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Fibromyalgia: one of the most undiagnosed/misdiagnosed conditions

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Fibromyalgia (FM) is one of the most undiagnosed and/or misdiagnosed conditions in the United States. Statistics from the American College of Rheumatology reveal approximately 3.7 million Americans over the age of 18 have FM. The National Institute of Health says the number is 4 to 8 million adult cases. Why is there such a huge discrepancy?

Fibromyalgia is a complex, chronic, painful, and baffling condition. Usually, it’s accompanied by severe fatigue, muscle aches and spasms, nerve pain, and weakness in the extremities.

Additionally, FM causes stiffness and/or pain in muscular areas, mostly in the shoulders, neck, hip, and spine. This qualifies it as a musculoskeletal condition. Furthermore, it can cause skin sensitivity and/or tingling, as well as stomach-related disorders, problems sleeping, and short-term memory deficiencies.

The symptoms of FM are illusive and sometimes unrelated. That’s one reason why it’s difficult to diagnose. Indicators are exceedingly widespread as well as similar to other conditions.

Another reason FM is difficult to identify is because there are no specific tests for it. Physicians prefer first to rule out other conditions that mimic fibromyalgia before delving into long, arduous, time-consuming alternatives.

Fibromyalgia can also appear along with other ailments such as rheumatoid arthritis, Multiple Sclerosis, RLS (restless leg syndrome) and lupus. The Mayo Clinic’s list further adds depression, anxiety, irritable bowel syndrome, and endometriosis.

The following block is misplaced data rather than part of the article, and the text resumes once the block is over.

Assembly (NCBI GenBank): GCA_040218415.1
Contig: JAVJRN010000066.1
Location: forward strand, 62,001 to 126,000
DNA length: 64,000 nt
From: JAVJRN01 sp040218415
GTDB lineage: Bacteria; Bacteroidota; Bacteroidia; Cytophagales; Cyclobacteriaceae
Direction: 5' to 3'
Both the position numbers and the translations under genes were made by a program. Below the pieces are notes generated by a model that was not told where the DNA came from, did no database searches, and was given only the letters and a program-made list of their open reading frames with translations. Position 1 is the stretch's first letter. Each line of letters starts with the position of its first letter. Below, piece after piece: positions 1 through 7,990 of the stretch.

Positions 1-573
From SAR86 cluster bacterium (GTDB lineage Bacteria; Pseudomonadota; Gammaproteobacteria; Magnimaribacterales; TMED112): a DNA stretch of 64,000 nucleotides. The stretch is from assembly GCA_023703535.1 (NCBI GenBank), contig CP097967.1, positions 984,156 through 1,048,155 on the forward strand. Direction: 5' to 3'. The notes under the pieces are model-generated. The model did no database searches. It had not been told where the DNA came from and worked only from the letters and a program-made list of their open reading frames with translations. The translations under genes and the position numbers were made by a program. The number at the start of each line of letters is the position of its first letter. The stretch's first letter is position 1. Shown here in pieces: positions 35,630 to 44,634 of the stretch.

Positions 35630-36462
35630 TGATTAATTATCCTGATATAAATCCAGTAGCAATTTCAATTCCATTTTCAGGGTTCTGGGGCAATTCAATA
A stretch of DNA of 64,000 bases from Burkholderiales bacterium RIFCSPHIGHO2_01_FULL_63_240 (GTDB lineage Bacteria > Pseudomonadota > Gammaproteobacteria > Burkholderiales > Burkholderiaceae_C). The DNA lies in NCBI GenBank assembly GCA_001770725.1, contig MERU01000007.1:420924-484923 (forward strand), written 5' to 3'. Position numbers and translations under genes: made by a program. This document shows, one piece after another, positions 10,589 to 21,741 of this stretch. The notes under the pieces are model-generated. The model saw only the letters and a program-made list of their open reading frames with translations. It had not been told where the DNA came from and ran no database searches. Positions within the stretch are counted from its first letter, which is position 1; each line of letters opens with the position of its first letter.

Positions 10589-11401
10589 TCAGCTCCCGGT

No one knows what causes fibromyalgia. Some researchers believe it might come from abnormalities in the central nervous system’s sensory processing system. It can trigger an abnormally elevated perception of pain.

Other researchers disagree. They think some cases arise from injury, illness, or genetic factors. However, both sexes, all age groups, and every ethnic population are vulnerable.

Fibromyalgia is more common in women and seniors. It’s especially more difficult for older people. They have to discern whether newly found aches and pains are part of the natural aging process or something else to warrant another visit to their doctor.

There is no cure for FM. However, your physician can work out a plan that will help control the major symptoms. A typical plan includes medications and other therapies.

Fibromyalgia places a monumental inhibiting effect on daily living, personal, and lifestyle activities. Severe or inadequately treated symptoms of FM are disabling. That's why it’s so important for sufferers and potential patients to get a proper diagnosis within a reasonable amount of time.

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